Her debt, she was told, was €50,000 ($57,690). Others pay €60,000 ($69,226).

Her madam gave her a €100 daily target and took away her passport and all her earnings, except money for food and rent.

“Sometimes you work from 6 p.m. to 6 a.m. in the morning, maybe get home by 8 a.m.,” she says.

By day, the Bois de Vincennes is popular with joggers and boules players.

She would start work again, elsewhere, from 3 p.m., she says. “Until 6 p.m., then you have to go to your normal place of work.”

Most of the Nigerian women working in the park are “slaves,” she says. “Some are free, but the prostitution has eaten deep into them.”

Nadège once asked a man why he came to the street, she says, wiping away a tear. “He said, ‘I’m a divorced man, so I have to make myself happy.'”

She says she is sure that he and the rest of the clients understood the Nigerian women’s situation.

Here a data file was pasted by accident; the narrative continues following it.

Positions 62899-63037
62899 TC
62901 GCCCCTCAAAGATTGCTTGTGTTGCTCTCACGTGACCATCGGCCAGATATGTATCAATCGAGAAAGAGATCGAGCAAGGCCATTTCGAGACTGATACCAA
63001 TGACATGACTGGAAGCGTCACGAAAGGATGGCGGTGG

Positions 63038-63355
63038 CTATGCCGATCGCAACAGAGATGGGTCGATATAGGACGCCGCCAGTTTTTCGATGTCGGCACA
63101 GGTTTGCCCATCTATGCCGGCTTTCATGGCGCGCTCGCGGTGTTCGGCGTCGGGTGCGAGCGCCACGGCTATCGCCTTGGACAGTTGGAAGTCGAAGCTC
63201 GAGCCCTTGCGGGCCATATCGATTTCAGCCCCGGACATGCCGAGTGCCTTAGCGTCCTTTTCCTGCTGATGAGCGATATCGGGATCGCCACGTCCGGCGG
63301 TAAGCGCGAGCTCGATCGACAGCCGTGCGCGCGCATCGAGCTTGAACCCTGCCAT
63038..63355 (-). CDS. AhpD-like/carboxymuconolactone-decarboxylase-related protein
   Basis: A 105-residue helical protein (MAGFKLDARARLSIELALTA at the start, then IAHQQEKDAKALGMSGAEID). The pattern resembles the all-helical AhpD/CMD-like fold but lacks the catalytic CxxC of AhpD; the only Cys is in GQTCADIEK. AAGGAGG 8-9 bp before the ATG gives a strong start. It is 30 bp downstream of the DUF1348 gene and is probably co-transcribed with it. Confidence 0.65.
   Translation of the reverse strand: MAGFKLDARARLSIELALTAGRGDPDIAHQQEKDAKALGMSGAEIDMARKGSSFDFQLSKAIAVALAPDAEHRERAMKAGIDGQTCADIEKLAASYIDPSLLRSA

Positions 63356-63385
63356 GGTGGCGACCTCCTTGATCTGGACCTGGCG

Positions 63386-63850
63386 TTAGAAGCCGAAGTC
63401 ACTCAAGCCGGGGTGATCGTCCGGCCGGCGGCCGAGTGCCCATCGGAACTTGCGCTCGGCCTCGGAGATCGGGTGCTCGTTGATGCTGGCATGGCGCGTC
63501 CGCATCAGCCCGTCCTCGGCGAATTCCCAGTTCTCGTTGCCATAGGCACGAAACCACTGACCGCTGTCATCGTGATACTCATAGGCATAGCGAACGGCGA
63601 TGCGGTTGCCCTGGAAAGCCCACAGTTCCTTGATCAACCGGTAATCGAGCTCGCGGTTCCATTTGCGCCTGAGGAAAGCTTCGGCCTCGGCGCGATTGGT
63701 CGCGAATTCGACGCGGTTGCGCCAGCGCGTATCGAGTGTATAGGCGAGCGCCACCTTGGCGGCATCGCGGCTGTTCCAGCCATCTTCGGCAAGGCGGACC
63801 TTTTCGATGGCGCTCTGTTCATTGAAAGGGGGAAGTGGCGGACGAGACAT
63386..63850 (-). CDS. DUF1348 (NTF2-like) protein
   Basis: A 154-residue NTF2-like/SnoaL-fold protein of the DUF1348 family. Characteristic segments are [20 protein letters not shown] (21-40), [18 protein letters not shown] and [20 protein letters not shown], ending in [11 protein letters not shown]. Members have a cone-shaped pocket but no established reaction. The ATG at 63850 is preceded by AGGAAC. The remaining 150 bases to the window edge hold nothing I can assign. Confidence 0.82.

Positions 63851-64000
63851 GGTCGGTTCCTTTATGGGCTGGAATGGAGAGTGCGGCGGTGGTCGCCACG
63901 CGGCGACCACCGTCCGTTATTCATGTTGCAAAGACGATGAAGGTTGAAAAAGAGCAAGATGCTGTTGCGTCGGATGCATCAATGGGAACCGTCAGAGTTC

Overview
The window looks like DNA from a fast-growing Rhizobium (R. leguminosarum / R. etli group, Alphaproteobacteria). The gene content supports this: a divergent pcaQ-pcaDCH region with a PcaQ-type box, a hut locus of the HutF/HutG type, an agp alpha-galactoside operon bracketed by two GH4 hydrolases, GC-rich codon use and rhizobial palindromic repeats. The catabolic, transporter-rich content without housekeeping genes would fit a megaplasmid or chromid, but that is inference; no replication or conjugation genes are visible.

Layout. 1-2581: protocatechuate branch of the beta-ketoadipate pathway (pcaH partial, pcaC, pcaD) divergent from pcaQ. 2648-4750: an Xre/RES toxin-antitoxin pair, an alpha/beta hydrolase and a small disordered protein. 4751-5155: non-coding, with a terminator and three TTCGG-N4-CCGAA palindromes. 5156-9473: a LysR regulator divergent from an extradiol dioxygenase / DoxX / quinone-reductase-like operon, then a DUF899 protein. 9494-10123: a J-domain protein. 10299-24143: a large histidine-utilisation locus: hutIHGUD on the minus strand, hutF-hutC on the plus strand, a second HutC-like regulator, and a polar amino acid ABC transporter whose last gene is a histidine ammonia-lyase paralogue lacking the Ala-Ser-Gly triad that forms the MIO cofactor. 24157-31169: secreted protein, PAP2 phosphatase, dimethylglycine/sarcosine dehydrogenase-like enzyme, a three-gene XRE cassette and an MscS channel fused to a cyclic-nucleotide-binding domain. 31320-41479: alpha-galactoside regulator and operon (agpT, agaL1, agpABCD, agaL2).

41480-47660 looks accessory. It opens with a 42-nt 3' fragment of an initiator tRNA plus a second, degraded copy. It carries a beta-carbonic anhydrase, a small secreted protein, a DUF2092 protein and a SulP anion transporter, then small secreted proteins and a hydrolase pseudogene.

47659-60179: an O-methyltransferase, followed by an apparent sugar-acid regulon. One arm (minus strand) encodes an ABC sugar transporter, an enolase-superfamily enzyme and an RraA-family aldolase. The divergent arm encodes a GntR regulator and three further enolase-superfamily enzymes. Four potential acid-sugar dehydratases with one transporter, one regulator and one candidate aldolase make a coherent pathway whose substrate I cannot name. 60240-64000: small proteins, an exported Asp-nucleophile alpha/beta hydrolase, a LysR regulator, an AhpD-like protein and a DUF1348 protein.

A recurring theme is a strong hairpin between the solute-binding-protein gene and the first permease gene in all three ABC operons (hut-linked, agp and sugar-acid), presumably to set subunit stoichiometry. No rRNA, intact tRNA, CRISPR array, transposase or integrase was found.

By night, prostitutes work from vans parked at the roadside in the park.

Victims become ‘madams’

According to a lawyer who represents a charity that works with sex trafficking victims, senior prostitutes are often entrusted with new arrivals and may be given a cut of their earnings.

Some of these women may in time buy trafficked girls of their own to pimp out. They become madams to free themselves from prostitution and earn the European riches they were initially promised.

The madams form clubs — sometimes with Facebook pages — and throw big parties where they charge for entry, using the profits to buy more girls. Nadège says her madam had young women throughout Europe — from Spain to Russia.

Les Amis du Bus des Femmes (LABF), a charity that works with prostitutes in Paris, says the sex trafficking route from Nigeria to Paris has existed for 20 years. But since 2015 the charity has noticed increasing numbers of under-age Nigerians. It recently found girls as young as 12 working as prostitutes on the streets of Paris.